By SAM HANANEL
WASHINGTON (AP) — Amid a growing national debate over police use of force, the U.S. Supreme Court struggled Monday with a related question of claims of excessive force against jail officials by people who are accused but not yet convicted of crimes.
The case involves Michael Kingsley, a Wisconsin man who was in jail pending a trial on drug charges. Kingsley claims that two jail officers used excessive force when they transferred him to another cell after he refused to remove a piece of paper covering the light over his bed.
During the incident, Kingsley’s leg banged against his bunk, an officer put his knee on Kingsley’s back while he was handcuffed and he was shot with a Taser gun. Kingsley also claims an officer slammed his head against the bunk. The officers claim Kingsley was resisting, while he says he complained that his handcuffs were too tight.
Kingsley sued for civil rights violations, but a jury sided with the jail officers. The jury was instructed that for Kingsley to prove his case, he must show that the jail officers recklessly disregarded his safety. A federal appeals court rejected Kingsley’s argument that he only needed to show the actions were unreasonable.
At issue is whether people awaiting trial who sue jail guards over claims of mistreatment must show the use of force was intentional — or at least reckless — as opposed to simply unreasonable.
Kingsley’s lawyer, Wendy Ward, told the justices there are “constitutional distinctions between those who have been convicted and those who have not.” While convicted prisoners face an additional hurdle of showing that guards intended to cause harm, she argued that it is unfair to apply the higher standard to those still innocent until proven guilty.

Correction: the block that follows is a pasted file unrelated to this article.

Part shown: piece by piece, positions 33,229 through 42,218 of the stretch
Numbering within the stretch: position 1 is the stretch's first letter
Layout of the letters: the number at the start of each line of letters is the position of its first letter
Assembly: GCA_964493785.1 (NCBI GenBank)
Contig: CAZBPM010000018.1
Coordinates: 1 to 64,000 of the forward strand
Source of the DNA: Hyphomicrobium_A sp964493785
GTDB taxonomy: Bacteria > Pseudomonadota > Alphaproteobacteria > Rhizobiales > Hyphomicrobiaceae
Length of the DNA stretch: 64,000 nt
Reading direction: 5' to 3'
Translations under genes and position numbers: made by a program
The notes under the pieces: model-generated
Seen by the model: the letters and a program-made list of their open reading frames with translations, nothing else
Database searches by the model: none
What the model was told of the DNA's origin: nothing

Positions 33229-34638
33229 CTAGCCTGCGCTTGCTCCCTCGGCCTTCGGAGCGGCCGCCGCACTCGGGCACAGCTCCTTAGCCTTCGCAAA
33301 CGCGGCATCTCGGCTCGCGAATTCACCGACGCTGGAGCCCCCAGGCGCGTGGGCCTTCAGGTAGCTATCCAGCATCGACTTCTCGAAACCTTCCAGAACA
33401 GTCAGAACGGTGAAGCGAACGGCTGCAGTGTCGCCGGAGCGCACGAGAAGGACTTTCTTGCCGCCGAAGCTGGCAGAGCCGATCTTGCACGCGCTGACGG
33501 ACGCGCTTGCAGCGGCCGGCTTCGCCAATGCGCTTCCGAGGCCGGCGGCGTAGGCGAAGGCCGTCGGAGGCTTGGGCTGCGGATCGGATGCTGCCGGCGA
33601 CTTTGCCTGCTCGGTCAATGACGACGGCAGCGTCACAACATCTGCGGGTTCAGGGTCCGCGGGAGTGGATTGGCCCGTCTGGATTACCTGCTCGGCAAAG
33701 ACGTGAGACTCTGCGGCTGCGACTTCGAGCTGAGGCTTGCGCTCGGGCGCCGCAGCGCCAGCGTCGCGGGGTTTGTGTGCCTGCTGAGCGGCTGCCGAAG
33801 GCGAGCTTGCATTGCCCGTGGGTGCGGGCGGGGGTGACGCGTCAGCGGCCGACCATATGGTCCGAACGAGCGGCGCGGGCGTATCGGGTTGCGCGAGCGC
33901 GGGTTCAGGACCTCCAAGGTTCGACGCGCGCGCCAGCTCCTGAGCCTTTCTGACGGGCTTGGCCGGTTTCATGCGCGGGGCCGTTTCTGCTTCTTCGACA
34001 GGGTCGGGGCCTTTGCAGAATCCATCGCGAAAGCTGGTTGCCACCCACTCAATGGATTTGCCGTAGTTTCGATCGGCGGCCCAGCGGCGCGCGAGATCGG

Justice Anthony Kennedy said it would be too difficult to ask guards to apply different standards to convicted and non-convicted prisoners mixed together in the same jail. He wondered what would happen if prisoners are misbehaving and there is a lockdown.
“Now the detainee raises his hand and says, ‘Oh, excuse me. I’m a detainee. I have a different standing,'” Kennedy said.
Chief Justice John Roberts said the lawyers for the jail guards “make a very persuasive case” that convicted prisoners are less of a threat than pretrial detainees.
“You’re going to go to jail if you’ve got 10 days on a DUI or something like that, but the people who are detained pre-conviction may be multiple murderers,” Roberts said.
Justice Elena Kagan wondered about two people indicted for the same offense, where one makes bail but the other doesn’t. She asked why they should not be treated the same way if one makes a claim of excessive force that occurs outside the jail while the other has a similar claim in jail.
Paul Clement, arguing for the jail officers, said the reason for the difference is that “incarceration really is a game-changer.”
“The need to protect the other inmates from a potentially violent person doesn’t have the same kind of direct analog when something’s unfolding on the streets,” Clement said.
The American Civil Liberties Union filed a brief in the case arguing that many pretrial detainees are charged with nonviolent offenses and are in jail only because they can’t afford to make bail before trial. The ACLU says it would discourage “guard-on-detainee abuse” to give prison officials less deference for those in jail awaiting trial.
But the National Association of Counties and other groups representing state and local officials say the same standard regarding the use of force should apply to both pre-trial detainees and inmates who have been convicted since they are all in the same jail.
A ruling in Kingsley v. Hendrickson, 14-6368, is expected by June.